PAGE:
Facebook CEO Mark Zuckerberg has finally spoken out about the “breach of trust between Facebook and the people who share their data with us,” following revelations that an app developer shared personal data on millions of users, without their knowledge.
In a post on his Facebook page, Zuckerberg writes that in 2013 Aleksandr Kogan shared users’ personal data with Cambridge Analytica, a firm that helps elect political candidates. Zuckerberg explained how it took media reports, over several years, to fully reveal what was happening.
In 2015, we learned from journalists at The Guardian that Kogan had shared data from his app with Cambridge Analytica. It is against our policies for developers to share data without people’s consent, so we immediately banned Kogan’s app from our platform, and demanded that Kogan and Cambridge Analytica formally certify that they had deleted all improperly acquired data. They provided these certifications.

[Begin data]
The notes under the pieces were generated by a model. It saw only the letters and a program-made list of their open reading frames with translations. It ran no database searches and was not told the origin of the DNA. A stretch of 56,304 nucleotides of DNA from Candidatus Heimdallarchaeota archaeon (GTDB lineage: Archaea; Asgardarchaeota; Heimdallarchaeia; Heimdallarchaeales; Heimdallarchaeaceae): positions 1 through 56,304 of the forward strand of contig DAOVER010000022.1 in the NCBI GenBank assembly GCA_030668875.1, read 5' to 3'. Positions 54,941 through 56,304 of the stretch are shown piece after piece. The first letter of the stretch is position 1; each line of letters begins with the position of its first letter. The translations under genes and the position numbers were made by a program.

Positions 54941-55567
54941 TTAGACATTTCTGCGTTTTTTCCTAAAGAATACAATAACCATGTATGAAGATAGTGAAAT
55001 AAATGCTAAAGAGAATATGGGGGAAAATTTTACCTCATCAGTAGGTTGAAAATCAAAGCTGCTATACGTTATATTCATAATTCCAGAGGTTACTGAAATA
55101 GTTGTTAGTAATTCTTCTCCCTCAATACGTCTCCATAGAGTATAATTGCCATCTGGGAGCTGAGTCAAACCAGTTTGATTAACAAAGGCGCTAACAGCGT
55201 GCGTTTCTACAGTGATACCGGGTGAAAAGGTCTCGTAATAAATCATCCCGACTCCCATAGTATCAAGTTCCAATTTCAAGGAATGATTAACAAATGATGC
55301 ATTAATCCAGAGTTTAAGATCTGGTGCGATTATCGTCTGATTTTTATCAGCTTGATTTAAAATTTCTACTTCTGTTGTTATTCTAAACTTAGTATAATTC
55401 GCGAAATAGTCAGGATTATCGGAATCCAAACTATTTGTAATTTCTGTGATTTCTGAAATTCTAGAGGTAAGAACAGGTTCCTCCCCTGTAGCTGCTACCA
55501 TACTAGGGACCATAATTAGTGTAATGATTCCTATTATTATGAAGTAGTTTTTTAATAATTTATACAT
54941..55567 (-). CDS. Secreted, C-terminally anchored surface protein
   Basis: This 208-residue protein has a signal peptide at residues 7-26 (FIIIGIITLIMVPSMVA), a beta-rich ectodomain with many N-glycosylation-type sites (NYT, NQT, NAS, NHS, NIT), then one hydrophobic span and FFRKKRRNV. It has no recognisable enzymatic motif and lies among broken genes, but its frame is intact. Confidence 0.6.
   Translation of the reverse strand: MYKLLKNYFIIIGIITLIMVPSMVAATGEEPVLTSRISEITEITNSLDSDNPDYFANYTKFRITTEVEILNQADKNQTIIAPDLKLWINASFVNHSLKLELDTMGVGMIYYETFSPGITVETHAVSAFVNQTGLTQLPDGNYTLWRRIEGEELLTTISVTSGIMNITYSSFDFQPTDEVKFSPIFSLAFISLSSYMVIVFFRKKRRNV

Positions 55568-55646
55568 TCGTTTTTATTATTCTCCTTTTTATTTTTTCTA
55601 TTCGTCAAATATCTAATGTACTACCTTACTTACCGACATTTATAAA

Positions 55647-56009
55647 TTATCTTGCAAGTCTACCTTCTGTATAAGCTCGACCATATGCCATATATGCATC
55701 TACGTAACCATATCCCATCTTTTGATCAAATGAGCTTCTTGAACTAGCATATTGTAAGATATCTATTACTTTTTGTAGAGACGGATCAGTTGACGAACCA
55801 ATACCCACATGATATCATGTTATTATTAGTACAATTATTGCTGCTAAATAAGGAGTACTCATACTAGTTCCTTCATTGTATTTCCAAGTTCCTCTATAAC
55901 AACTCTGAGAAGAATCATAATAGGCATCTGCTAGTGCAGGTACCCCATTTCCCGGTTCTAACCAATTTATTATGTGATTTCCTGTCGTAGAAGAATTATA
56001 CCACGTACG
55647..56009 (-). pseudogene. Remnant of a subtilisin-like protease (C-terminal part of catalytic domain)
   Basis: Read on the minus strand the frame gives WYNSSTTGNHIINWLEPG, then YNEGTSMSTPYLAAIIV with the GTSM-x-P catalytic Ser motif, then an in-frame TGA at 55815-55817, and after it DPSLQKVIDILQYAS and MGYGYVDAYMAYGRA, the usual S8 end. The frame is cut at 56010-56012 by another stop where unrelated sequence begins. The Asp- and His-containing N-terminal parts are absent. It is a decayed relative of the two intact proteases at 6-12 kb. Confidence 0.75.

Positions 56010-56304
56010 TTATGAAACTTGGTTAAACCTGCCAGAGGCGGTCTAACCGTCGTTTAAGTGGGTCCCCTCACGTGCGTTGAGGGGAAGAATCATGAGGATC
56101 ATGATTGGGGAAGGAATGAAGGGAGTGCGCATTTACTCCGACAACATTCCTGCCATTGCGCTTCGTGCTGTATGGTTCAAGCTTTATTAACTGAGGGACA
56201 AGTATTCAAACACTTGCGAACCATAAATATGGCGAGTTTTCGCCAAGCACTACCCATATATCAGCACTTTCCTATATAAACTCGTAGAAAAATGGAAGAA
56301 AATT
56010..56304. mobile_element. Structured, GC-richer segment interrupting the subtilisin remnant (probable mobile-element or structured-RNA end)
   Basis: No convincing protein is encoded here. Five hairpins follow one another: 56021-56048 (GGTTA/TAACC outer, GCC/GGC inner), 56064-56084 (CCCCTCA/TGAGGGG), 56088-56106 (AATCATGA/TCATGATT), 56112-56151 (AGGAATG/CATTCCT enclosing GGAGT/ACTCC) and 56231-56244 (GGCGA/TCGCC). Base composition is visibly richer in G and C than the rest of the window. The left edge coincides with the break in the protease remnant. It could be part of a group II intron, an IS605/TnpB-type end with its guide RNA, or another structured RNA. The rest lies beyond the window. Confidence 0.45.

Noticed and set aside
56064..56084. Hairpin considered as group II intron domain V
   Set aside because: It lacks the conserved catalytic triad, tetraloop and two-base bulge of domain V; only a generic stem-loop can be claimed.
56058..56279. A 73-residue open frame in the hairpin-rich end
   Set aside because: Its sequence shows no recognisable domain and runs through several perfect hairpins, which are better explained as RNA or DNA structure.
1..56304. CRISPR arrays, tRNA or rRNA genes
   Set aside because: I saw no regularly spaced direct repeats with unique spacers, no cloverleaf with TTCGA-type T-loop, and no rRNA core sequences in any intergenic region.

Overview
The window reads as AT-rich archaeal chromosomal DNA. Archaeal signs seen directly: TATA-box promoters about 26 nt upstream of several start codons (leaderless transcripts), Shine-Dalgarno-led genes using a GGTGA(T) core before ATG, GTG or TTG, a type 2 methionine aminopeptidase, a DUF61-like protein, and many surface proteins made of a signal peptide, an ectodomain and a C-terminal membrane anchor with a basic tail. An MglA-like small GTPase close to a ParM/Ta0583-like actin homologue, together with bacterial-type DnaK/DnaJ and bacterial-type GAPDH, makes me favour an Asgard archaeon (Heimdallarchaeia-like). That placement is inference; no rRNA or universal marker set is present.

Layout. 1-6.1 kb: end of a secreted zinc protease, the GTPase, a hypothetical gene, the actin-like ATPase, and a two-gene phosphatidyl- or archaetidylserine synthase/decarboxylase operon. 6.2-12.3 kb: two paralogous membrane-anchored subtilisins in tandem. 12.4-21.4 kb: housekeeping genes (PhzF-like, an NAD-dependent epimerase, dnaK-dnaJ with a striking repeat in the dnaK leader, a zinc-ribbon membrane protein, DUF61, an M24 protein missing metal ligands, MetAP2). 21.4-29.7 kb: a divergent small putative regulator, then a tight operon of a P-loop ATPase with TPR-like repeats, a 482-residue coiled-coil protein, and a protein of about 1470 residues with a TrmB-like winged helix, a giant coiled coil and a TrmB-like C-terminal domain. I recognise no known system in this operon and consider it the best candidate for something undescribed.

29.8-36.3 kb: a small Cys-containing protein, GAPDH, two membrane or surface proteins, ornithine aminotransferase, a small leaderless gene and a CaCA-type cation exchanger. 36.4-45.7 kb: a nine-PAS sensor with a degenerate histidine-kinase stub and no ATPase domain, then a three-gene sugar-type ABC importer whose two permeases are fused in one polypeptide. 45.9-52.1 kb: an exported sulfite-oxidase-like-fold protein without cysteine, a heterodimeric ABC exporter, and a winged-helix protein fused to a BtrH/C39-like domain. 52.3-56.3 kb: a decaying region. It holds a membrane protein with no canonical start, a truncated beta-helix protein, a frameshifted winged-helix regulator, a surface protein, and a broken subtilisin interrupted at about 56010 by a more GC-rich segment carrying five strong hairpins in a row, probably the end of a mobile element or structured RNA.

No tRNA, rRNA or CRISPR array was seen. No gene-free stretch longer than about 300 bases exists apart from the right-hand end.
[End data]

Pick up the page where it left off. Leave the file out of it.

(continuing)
Last week, we learned from The Guardian, The New York Times and Channel 4 that Cambridge Analytica may not have deleted the data as they had certified. We immediately banned them from using any of our services. Cambridge Analytica claims they have already deleted the data and has agreed to a forensic audit by a firm we hired to confirm this. We’re also working with regulators as they investigate what happened.
He’s also promising change, which he explains in his post.